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## Homework Statement

Doing calculations for quantum mechanics, I have stumbled upon several integrals which I cannot solve by hand.

All of these have the form:

[tex]

\int x^n exp[-x^2] dx

[/tex]

For instance, when calculating the expectation value for x^2, the integral reduces to

[tex]

\int_{-\infty}^{\infty} x^2 exp[-x^2] dx

[/tex]

multiplied by some constant factors.

## Homework Equations

There is a standard integral given in the back of my book (Griffiths):

[tex]

\int_{0}^{\infty} exp[-\frac{x^2}{a^2}] dx = n! a^{n-1}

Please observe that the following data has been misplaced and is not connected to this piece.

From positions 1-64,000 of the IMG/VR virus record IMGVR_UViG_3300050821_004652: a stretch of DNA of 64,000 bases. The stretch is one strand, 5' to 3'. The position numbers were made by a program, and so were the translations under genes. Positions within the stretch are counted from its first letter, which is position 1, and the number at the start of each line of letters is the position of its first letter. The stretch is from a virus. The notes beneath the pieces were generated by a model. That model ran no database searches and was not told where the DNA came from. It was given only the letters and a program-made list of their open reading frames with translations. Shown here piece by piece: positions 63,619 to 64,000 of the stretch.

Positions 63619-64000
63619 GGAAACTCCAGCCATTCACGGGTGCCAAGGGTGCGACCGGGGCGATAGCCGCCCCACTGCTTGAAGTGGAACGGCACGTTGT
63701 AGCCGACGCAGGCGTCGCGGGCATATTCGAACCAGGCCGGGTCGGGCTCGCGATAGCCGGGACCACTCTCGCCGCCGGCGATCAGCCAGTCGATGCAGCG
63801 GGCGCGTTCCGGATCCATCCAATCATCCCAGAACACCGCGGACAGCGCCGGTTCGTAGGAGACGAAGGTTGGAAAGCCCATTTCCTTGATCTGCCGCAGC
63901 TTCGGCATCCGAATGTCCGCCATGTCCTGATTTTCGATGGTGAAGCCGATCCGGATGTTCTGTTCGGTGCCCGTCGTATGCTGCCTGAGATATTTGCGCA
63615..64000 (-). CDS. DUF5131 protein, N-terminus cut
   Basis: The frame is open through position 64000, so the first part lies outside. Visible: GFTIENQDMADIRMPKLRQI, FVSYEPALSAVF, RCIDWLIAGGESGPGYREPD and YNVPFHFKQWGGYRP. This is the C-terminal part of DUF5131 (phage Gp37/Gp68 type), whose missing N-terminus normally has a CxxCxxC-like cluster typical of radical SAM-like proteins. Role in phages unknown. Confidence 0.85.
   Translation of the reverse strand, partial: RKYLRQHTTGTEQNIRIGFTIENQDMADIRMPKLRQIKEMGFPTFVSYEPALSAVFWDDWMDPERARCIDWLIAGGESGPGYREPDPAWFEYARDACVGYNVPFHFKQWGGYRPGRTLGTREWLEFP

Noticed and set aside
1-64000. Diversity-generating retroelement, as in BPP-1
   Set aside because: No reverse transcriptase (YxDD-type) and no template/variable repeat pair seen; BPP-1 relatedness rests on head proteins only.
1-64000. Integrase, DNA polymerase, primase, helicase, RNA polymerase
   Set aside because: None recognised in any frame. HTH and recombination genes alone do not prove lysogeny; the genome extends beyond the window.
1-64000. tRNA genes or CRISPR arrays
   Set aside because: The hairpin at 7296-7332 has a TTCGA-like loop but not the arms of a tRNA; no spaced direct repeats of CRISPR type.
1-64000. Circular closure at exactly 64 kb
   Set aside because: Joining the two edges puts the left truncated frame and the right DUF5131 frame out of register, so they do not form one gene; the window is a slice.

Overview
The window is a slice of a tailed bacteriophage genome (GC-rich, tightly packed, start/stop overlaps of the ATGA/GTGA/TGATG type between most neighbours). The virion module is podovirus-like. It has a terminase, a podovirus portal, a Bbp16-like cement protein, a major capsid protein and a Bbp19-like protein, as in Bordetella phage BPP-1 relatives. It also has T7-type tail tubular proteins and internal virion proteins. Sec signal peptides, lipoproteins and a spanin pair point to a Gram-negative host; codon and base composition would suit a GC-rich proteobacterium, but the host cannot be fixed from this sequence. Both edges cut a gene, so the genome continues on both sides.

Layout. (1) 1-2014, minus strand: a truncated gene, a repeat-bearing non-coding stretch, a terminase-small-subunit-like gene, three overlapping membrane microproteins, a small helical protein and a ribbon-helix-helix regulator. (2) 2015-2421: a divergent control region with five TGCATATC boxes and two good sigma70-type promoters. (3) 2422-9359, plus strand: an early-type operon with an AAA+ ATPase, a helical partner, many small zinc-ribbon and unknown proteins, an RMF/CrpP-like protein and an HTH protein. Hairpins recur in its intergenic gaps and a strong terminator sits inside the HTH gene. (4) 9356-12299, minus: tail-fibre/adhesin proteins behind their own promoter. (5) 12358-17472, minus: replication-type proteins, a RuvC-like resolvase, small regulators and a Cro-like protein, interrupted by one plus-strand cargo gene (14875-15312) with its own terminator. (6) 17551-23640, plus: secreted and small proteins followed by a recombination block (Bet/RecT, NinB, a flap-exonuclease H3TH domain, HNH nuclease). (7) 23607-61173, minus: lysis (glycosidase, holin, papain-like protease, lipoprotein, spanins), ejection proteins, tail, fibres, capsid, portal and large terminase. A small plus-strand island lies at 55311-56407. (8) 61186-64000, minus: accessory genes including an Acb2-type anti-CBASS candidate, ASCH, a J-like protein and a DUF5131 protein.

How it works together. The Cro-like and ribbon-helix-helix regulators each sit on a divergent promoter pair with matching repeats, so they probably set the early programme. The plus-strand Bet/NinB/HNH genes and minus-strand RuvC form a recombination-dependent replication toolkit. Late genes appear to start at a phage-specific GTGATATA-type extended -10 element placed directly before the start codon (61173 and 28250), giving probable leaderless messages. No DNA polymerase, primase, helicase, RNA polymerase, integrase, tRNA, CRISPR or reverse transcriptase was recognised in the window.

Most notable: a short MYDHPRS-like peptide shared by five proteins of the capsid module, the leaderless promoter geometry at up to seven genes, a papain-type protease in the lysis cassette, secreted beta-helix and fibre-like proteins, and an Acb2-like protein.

[/tex]

However, when I apply this to n=2, I arrive at a different answer than when I use Mathematica to compute it.

Also, when I try WolframAlpha, it returns a function that involves the error function without explaining how it got there.

## The Attempt at a Solution

There seems to be no way of simplifying or rearranging the integral. Integration by parts only works for taking the derivative of the exponential part, but that leaves higher and higher orders of n. Making substitution for x^2 still leaves a factor x in the denominator since u = x^2 implies du = 2 x dx. The result then would give a square root of u in the integral, which I cannot solve by integration by parts.

Is there any way to find an explicit formula for this integral?